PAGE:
Social conservatism and social progressivism are insidious versions of statism, trying to use the power of the state to force their social norms onto the whole of society. The problem is not just the coercion, but the conflicts that it creates.
Gays, for example, should have the right to do whatever they wish, except to compel others to do something against their will. When the power of the state forces a baker to bake a cake for a same sex wedding that is the enslavement of the baker. When a Muslim Barber is forced to cut the hair of a woman against his will that is a serious violation of his rights. When a Muslim woman has the right to destroy the image of a company that took years and millions to build, that is an egregious violation of both property rights and the freedom of association.

What makes both the left and the right equally dangerous is their good intentions. Both the left and the right want to use the power of the state to do good. Good according to their ideals. Both sides believe that this world could be made into a much better places if only they could coerce all greedy, stupid, immoral, selfish, licentious, irresponsible people to behave according to their vision of goodness.

What makes a good libertarian is the recognition of the futility of these efforts. The state has never been able to create a better society. …. Or a better economy…… Or a better individual.
Only individuals can better themselves and only society can solve society’s problems. Racism, poverty, education, tolerance, health-care should all be left to the market and civil society.

What makes this problem very challenging is the allure of using power. It is much easier to force someone to do things than to convince him to do it on his free will. The problem with special interest groups is that more often than not they seek support for their positive action plans and libertarians should be well advised to make it clear where the line is between the support for their freedom to do things and the support for their actual cause or the use of state power to advance it. The dark side of the allure of using power is the potential material advantage one can gain from it, but let’s not complicate the issue with this aspect now.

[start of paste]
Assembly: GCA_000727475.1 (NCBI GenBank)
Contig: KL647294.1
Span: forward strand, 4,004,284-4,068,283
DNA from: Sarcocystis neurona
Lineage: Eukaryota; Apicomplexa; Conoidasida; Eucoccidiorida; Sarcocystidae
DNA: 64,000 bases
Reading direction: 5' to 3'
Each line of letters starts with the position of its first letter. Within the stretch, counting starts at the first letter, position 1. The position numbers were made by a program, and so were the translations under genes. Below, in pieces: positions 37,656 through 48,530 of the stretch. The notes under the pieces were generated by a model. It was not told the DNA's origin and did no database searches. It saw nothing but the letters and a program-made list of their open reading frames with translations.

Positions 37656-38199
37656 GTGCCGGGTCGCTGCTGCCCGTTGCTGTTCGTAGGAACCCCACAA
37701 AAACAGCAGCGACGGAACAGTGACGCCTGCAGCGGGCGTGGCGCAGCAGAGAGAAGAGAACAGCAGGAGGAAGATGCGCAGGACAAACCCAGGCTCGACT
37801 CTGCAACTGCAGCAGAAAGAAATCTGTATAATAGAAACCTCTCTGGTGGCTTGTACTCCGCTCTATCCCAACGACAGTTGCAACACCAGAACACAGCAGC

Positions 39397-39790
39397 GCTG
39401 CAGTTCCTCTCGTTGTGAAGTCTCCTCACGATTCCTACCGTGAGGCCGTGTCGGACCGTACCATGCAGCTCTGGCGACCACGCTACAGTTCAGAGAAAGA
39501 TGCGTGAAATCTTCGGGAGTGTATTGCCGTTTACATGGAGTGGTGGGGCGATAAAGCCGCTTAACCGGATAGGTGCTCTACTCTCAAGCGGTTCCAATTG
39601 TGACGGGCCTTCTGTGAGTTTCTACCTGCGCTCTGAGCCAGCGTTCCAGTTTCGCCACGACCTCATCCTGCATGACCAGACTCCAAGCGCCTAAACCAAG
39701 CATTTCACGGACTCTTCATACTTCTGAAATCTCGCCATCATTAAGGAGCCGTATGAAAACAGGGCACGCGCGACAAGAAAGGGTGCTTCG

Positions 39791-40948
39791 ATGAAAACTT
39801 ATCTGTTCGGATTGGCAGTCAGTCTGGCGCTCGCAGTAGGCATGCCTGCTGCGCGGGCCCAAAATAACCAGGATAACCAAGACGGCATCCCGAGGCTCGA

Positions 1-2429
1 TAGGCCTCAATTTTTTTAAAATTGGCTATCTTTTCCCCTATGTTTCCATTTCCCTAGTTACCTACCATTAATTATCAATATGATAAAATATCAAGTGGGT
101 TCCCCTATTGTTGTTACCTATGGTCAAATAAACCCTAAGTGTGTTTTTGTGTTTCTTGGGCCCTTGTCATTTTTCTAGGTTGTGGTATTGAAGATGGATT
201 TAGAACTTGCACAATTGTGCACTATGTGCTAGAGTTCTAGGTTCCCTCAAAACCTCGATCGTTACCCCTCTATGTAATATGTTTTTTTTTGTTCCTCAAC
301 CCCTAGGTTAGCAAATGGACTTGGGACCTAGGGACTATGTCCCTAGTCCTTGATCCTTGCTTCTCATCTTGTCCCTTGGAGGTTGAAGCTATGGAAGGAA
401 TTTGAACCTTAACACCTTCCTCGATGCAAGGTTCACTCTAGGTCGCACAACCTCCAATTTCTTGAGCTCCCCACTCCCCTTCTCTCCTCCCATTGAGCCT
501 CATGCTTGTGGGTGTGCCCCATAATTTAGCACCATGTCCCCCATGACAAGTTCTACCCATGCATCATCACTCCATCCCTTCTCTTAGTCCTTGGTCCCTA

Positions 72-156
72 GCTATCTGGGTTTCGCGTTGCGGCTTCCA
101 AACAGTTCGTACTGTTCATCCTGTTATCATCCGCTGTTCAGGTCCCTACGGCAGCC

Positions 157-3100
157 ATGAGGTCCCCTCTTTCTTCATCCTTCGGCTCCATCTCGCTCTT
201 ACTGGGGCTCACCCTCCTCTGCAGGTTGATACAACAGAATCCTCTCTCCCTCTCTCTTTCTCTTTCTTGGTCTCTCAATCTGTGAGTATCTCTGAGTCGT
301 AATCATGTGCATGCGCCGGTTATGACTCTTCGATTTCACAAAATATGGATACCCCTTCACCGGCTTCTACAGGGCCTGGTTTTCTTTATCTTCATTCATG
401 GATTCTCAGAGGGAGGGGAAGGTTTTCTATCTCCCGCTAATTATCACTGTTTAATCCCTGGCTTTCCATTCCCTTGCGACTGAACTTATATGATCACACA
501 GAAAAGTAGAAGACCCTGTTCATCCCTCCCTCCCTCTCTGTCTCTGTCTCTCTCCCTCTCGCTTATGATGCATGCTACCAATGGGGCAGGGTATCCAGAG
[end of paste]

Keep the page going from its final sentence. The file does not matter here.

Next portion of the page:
The task of libertarians should not be the finding of answers to various social problems but to free society and the individual to deal with them.
Neither should libertarians be expected to take sides on these issues. It should not matter what libertarians think about homosexuality, drugs, guns and prostitution, gods, religion and education as long as they can stay united in their dedication to free all of these issues from the control of the state.

The message of the party should be clear:
We do not take sides on social issues. We advocate freedom, not particular outcomes.

I believe most of us would agree on these principles, but we all know that it is not that simple when an aggressive question is thrown at us. A libertarian Q&A on “What’s your position on…….” and even “What can you do for me concerning…….”

Send me whatever you want on that list so that we can together work it into a document with common ground.

Send me anything people are asking from you when you talk about liberty.

2 replies on “State – Society – Individual”

  1. Gene Balfour says:
    Excellent presentation Zork. Exactly on point.
  2. k1ttenwrath says:
    Zork I am so impressed with your most recent entry. You eloquently describe what sets apart the trichotomy State, Society, and the Individual. A libertarian minded person has a distinguishing difference – one who advocates freedom, civil obedience (order), and recognizes natural born rights which are negative rights. Libertarians yearn to minimize the size of the State in our lives as individuals and stay clear of positive rights that leave a collectivist (utilitarian) society which inevitably grows the scope of the State, leaving taxpayers to carry the burden of debt.